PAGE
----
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Int J Radiat Oncol Biol Phys. 2014 Nov 15;90(4):952-8. doi: 10.1016/j.ijrobp.2014.07.028. Epub 2014 Sep 12.

Is diaphragm motion a good surrogate for liver tumor motion?

Author information

1
Department of Radiation Oncology, Duke University Medical Center, Durham, North Carolina; School of Information Science and Engineering, Shandong University, Jinan, Shandong, China.
2
Department of Radiation Oncology, Duke University Medical Center, Durham, North Carolina.
3
School of Information Science and Engineering, Shandong University, Jinan, Shandong, China.
4
Department of Radiology, Duke University Medical Center, Durham, North Carolina.
5
Department of Radiation Oncology, Duke University Medical Center, Durham, North Carolina. Electronic address: fangfang.yin@duke.edu.

Abstract

PURPOSE:

To evaluate the relationship between liver tumor motion and diaphragm motion.

METHODS AND MATERIALS:

Fourteen patients with hepatocellular carcinoma (10 of 14) or liver metastases (4 of 14) undergoing radiation therapy were included in this study. All patients underwent single-slice cine-magnetic resonance imaging simulations across the center of the tumor in 3 orthogonal planes. Tumor and diaphragm motion trajectories in the superior-inferior (SI), anterior-posterior (AP), and medial-lateral (ML) directions were obtained using an in-house-developed normalized cross-correlation-based tracking technique. Agreement between the tumor and diaphragm motion was assessed by calculating phase difference percentage, intraclass correlation coefficient, and Bland-Altman analysis (Diff). The distance between the tumor and tracked diaphragm area was analyzed to understand its impact on the correlation between the 2 motions.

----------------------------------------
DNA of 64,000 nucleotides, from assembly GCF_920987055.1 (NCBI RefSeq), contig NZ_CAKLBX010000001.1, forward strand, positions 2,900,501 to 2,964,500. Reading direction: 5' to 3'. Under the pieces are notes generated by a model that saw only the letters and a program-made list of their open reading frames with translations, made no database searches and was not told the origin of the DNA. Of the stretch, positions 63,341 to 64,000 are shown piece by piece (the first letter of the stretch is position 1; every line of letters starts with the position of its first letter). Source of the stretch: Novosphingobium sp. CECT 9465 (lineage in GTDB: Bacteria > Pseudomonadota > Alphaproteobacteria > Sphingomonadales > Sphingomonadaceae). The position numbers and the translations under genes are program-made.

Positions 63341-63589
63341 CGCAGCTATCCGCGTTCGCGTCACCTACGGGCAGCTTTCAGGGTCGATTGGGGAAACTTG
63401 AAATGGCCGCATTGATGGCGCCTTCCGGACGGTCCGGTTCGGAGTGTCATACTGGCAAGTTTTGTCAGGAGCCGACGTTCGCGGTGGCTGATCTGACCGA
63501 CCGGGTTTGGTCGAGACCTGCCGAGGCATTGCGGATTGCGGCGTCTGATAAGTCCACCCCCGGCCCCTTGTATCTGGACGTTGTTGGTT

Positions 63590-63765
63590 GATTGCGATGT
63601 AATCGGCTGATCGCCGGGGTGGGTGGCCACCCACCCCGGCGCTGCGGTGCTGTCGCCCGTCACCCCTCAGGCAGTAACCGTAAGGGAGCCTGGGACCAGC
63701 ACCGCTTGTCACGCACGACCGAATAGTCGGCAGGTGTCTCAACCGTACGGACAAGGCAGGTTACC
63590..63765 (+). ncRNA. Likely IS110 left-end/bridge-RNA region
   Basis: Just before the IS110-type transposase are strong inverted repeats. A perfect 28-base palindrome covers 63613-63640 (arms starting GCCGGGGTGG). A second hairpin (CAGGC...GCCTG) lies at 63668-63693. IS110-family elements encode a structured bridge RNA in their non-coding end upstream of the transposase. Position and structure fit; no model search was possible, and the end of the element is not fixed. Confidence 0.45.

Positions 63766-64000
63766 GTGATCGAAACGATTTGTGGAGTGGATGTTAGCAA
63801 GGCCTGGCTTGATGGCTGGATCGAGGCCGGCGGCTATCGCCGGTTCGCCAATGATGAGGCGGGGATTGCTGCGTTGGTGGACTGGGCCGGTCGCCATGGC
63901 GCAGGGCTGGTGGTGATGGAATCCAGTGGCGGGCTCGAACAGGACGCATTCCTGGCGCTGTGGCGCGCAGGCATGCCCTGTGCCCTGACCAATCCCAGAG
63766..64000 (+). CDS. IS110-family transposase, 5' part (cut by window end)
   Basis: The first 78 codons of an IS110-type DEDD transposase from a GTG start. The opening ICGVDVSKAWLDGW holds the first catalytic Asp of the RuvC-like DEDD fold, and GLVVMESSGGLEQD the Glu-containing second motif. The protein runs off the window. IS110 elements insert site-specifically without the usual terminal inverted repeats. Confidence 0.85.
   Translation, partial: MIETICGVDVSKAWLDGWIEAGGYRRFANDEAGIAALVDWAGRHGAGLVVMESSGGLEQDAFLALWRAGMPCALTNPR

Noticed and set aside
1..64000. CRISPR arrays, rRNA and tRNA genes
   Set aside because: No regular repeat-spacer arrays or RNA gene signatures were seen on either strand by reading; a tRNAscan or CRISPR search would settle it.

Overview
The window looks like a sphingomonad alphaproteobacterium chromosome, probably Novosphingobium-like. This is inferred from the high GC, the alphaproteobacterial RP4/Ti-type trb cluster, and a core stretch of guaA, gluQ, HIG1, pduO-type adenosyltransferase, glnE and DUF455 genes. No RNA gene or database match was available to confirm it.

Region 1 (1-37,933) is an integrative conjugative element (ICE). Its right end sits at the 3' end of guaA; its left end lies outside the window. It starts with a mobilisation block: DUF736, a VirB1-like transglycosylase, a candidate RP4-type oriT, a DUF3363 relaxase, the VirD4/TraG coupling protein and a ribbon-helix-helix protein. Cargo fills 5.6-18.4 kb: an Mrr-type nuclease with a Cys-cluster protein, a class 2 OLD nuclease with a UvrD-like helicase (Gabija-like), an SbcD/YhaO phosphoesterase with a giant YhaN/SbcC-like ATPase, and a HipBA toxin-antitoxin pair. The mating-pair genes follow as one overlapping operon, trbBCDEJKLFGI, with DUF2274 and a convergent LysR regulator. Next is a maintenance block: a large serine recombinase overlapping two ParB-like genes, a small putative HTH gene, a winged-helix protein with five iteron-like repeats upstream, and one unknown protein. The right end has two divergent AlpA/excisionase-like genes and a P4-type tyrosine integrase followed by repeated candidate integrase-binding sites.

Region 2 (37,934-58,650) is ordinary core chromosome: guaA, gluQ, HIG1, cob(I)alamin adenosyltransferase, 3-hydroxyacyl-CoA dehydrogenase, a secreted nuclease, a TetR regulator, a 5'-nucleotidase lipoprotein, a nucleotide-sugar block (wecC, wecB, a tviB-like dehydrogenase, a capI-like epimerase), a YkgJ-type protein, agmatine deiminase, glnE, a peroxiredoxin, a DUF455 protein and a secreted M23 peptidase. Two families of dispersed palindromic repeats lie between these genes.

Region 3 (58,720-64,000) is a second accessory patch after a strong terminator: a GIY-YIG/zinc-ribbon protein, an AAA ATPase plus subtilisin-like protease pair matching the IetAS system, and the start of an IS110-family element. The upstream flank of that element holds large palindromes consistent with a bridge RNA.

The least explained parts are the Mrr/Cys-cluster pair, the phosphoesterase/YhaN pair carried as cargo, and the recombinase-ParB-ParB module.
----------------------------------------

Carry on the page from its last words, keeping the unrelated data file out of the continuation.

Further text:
RESULTS:

Of all patients, the mean (±standard deviation) phase difference percentage values were 7.1% ± 1.1%, 4.5% ± 0.5%, and 17.5% ± 4.5% in the SI, AP, and ML directions, respectively. The mean intraclass correlation coefficient values were 0.98 ± 0.02, 0.97 ± 0.02, and 0.08 ± 0.06 in the SI, AP, and ML directions, respectively. The mean Diff values were 2.8 ± 1.4 mm, 2.4 ± 1.1 mm, and 2.2 ± 0.5 mm in the SI, AP, and ML directions, respectively. Tumor and diaphragm motions had high concordance when the distance between the tumor and tracked diaphragm area was small.

CONCLUSIONS:

This study showed that liver tumor motion had good correlation with diaphragm motion in the SI and AP directions, indicating diaphragm motion in the SI and AP directions could potentially be used as a reliable surrogate for liver tumor motion.

PMID:
25223297
PMCID:
PMC4334361
DOI:
10.1016/j.ijrobp.2014.07.028
[Indexed for MEDLINE]
Free PMC Article

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